We don`t talk anymore

My Young Enthusiastic Cousins had just arrived from Lucknow. I was excited to meet these 13 and 14 yrs old mischiefs, hoping for a fun outing. I was stunned when they greeted me without seeing me. I said, look up. You can play video games later. Younger one replied bluntly, Its pubg, it’s not a video game.

Do you know who is closest to you? Not your friends, family or wife or opportunity, it’s this 5-inch long device that beeps more frequently than your heart rate.No matter what you do or where you are, like a shadow, it never leaves you. Mobile phone with the internet has caused a paradigm shift in the way we converse or rather the way we talk to people. Is it for better or worse? Let us find out.

“Cell phones are so convenient that they’re an inconvenience.”-Murakami

The number of Internet users in India will reach 500 million by end of 2018 as per Internet and Mobile Association of India Survey. More than 50% in Rural India and more than 60% in Urban-India have access to mobile internet. Whether I go for a walk or run in the park or I  watch a movie in a theatre or I just travel by train or bus or anywhere, people just don’t look up. Even at home, at the dining table, my mom and my dad are at opposite ends deeply engrossed in WhatsApp conversations. Nobody talks nowadays. Technology is simply killing the art of face to face conversation.

“In a good conversation, the words we say are only one small part of the meaning that we convey, there’s also body language, the tone of voice, facial expression,” Dr. James Roberts, author of Too Much of a Good Thing: Are You Addicted to Your Smartphone? told Digital Trends(online magazine). Phones are a useful barrier for avoiding small talk, but their influence is expanding well beyond the train or the bus stop. Stories about text message break-ups are common. People take to Facebook to notify their friends and families about weddings and funerals. I don’t want your wedding invitation on messenger as an attachment. I miss the days of actually calling someone or visiting them to invite. Phones offer a convenient opt-out for any potentially uncomfortable conversation.

A prisoner in the US was recently released after 44 years in jail. Emerging onto the streets of New York City, Otis Johnson, now 69, found himself bewildered by the world before him. Seeing people apparently talking to themselves on the street, futuristic headphones dangling from their ears reminded him of CIA agents. People barely paid attention to their surroundings, and instead studied their smartphones while crossing the street, engrossed in their own personal bubbles. This was a cultural shock to him. He wanted to go back to Jail. We are trapped and chained by this so-called smartphone.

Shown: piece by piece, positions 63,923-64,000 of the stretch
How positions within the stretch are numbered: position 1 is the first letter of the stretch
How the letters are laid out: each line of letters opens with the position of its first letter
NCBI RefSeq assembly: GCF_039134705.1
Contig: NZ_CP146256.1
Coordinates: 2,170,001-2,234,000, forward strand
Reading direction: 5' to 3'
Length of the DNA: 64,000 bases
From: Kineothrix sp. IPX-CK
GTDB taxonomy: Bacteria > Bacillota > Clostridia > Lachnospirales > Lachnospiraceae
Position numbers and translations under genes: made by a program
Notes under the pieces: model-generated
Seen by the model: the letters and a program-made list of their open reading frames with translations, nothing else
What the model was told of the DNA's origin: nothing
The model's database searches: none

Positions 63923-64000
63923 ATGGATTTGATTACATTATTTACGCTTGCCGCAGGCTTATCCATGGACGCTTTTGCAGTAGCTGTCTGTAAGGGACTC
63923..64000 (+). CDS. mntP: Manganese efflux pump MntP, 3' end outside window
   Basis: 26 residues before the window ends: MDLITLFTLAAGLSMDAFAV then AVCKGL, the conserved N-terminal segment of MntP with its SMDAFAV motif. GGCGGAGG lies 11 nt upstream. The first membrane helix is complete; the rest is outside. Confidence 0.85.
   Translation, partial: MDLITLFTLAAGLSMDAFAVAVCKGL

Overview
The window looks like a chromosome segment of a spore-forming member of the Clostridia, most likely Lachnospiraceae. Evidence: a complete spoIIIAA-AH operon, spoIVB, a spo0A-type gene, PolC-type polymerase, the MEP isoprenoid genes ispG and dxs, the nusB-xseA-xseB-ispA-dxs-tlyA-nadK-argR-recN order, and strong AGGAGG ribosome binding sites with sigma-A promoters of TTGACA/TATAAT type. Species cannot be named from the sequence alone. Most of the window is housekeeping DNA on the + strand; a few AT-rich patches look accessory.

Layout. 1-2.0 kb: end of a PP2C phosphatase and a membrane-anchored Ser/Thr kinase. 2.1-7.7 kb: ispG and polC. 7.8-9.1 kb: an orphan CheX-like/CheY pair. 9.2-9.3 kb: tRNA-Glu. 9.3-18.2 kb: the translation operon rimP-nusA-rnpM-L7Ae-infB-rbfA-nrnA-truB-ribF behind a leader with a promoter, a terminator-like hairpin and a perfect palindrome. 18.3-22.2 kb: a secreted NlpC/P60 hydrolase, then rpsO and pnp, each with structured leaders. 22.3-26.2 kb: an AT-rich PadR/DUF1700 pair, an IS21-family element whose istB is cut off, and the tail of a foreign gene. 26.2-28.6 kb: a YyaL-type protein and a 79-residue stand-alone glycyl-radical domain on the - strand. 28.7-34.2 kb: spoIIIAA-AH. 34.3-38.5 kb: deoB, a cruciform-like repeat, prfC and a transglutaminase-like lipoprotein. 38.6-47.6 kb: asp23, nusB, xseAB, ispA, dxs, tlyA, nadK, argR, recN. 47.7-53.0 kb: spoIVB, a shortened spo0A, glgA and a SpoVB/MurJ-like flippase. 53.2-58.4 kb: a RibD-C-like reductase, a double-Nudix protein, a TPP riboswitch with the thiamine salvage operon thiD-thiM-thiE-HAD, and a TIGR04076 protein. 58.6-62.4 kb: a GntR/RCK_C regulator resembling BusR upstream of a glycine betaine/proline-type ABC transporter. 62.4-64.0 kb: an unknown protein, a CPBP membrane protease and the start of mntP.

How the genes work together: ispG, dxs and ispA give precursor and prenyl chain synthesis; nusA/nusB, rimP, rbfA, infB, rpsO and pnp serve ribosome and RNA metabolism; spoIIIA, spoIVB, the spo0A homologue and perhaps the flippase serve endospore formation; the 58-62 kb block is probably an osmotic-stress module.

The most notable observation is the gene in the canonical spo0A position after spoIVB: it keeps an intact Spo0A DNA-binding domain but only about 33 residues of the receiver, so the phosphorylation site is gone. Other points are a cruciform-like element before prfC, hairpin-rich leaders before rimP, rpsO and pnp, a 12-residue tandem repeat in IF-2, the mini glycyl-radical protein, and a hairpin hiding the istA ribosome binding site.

As per October 2018 report of magazine brand watch,1 in 4 of us spends at least  2hrs on smartphones in India. As per the TOI Report dated December 2017, Indians spend over 200 minutes per day on the mobile Internet, of which 40% is on social media. If we add up 8 hrs of sleep,12 hours of work to 3 hrs of social media, we hardly get any time to have face to face interaction with our friends, neighbors and family members. This is lead to a decline in the quality of conversation. Teenagers don’t have any topic to discuss other than pubg and memes, adults just fight on WhatsApp and Facebook.

In 2013 Sherry Turkle, a clinical psychologist and esteemed professor at the prestigious Massachusetts Institute of Technology, wrote Alone Together, in which she questioned the extent to which social media is bringing people together. Following decades of research on the profound impact of modern technology on human relationships, Turkle concluded that with the omnipresence of technology “we’re moving from conversation to connection”.

It really is an issue of self-control. Set aside smartphone-free zones and times. Draft social contracts that lay down the laws about what’s acceptable or unacceptable smartphone use and what the punishments and rewards for either keeping or breaking the contract should be. If you’re concerned, it’s easy to start taking steps. Put your phone in the trunk when you drive, so you can’t be distracted by it. Don’t allow phones at the dinner table. And the next time you’re chatting to someone and you feel that wee buzz on your leg, or hear an incoming alert, ignore it until you’re done talking – it’s probably not more important than the conversation you’re in.

We can’t dumb down a generation just because phones are smart.

People forget what you said, people forget what you did but people never forget how you made them feel-Maya Angelou. Make them feel special by engaging in deep meaningful conversation. It all starts with an honest talk. Touch lives more often than you touch your smartphones.

 

 

 

 

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